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Science funding falling short in the US

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In 2022, the U.S. Congress passed the CHIPS and Science Act, intended to increase funding for science and innovation. It pledged increases in U.S. science funding totaling $280 billion over five years. But, according to a recent report by the Federation of American Scientists, recent funding for the agencies targeted by the Act is falling short of meeting the Act's ambitious funding goals, with science funding still hovering near a 25-year low.

The CHIPS and Science Act authorized the National Science Foundation, the Department of Energy’s Office of Science, and the National Institute of Standards and Technology, to receive a total of $26.8 billion in the FY 2024. Although the federal fiscal year 2024 has begun, appropriations have not yet been finalized by Congress. Funding in appropriations bills pending would provide these agencies just over $19 billion next year, about 28% less than the amount authorized by the CHIPS and Science Act, according to the Federation of American Scientists.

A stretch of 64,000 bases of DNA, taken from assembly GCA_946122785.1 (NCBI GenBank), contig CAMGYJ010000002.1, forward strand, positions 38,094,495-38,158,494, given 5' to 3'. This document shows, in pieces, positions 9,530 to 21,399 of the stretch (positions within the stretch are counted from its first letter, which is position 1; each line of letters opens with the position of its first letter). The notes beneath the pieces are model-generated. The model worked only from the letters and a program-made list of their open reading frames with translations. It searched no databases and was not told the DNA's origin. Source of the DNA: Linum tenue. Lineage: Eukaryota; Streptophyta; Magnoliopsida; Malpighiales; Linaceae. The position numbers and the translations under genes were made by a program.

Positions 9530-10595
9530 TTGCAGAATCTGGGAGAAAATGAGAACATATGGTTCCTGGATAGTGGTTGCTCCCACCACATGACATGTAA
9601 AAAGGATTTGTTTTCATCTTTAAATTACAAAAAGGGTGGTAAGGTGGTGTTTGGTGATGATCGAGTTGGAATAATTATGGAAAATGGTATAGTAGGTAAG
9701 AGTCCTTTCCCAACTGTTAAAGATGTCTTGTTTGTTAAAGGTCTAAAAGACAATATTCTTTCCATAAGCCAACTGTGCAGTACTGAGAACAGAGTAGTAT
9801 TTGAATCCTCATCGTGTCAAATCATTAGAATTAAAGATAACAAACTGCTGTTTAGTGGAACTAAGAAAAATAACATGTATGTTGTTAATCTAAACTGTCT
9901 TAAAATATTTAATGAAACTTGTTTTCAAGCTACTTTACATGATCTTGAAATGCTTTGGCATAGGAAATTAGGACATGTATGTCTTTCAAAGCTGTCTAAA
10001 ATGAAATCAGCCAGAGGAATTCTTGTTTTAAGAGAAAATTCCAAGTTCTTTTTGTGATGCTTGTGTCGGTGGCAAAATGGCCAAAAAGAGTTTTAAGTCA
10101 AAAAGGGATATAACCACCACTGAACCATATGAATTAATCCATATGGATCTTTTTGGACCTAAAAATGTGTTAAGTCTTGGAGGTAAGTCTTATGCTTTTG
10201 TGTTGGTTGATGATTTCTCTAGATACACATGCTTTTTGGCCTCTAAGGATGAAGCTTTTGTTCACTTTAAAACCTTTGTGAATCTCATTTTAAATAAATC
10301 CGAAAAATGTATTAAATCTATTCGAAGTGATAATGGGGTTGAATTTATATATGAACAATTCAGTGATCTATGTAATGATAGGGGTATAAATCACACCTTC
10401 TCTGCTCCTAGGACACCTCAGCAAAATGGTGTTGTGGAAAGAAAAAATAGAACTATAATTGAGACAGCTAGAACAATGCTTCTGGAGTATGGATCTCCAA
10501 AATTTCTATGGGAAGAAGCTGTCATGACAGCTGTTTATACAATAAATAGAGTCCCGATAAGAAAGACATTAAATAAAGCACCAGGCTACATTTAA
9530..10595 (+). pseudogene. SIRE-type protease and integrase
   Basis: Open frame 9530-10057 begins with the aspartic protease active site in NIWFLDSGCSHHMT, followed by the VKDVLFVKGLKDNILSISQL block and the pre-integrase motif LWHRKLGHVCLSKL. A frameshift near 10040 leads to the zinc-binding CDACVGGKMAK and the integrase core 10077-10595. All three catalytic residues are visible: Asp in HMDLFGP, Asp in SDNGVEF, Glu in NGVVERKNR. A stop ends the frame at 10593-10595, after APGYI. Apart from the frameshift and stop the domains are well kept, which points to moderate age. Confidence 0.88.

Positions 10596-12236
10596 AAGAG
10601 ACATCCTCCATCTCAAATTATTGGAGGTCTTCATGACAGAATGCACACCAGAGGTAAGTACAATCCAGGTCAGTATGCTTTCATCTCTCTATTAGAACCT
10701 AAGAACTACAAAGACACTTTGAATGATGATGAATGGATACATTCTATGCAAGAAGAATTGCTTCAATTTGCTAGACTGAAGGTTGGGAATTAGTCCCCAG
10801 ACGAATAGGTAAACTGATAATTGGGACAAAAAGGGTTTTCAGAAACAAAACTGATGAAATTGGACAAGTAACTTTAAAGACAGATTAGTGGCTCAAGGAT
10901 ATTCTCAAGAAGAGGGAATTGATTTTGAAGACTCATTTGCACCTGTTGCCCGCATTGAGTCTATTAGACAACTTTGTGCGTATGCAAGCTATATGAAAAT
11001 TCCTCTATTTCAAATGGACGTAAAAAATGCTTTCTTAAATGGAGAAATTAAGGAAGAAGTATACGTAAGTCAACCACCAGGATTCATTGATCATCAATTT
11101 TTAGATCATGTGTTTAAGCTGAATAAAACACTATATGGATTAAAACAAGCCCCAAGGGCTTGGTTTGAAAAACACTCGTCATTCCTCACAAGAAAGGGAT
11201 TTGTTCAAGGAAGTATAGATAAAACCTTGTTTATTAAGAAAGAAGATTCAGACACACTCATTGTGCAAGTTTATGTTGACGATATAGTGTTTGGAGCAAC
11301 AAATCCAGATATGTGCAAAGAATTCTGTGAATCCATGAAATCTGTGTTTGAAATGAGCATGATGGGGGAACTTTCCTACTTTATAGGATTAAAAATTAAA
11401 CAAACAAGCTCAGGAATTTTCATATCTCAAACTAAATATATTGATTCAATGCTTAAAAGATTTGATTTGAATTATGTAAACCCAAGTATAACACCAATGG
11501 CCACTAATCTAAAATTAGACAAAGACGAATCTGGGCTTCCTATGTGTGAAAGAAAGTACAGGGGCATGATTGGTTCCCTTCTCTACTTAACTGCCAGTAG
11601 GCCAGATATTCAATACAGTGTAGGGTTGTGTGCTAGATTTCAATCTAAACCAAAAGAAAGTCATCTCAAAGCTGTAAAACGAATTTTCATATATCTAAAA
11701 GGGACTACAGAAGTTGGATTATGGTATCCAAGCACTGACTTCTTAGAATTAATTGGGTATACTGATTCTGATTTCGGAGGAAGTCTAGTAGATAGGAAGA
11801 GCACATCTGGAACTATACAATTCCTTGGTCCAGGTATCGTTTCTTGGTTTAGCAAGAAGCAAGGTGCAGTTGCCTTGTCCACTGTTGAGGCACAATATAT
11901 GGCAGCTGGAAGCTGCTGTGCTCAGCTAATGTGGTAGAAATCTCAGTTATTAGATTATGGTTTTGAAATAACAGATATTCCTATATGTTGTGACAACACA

Total government investment in science has declined from around 2% of GDP during the 1960s to about 0.7% of GDP today, according to the AAAS.

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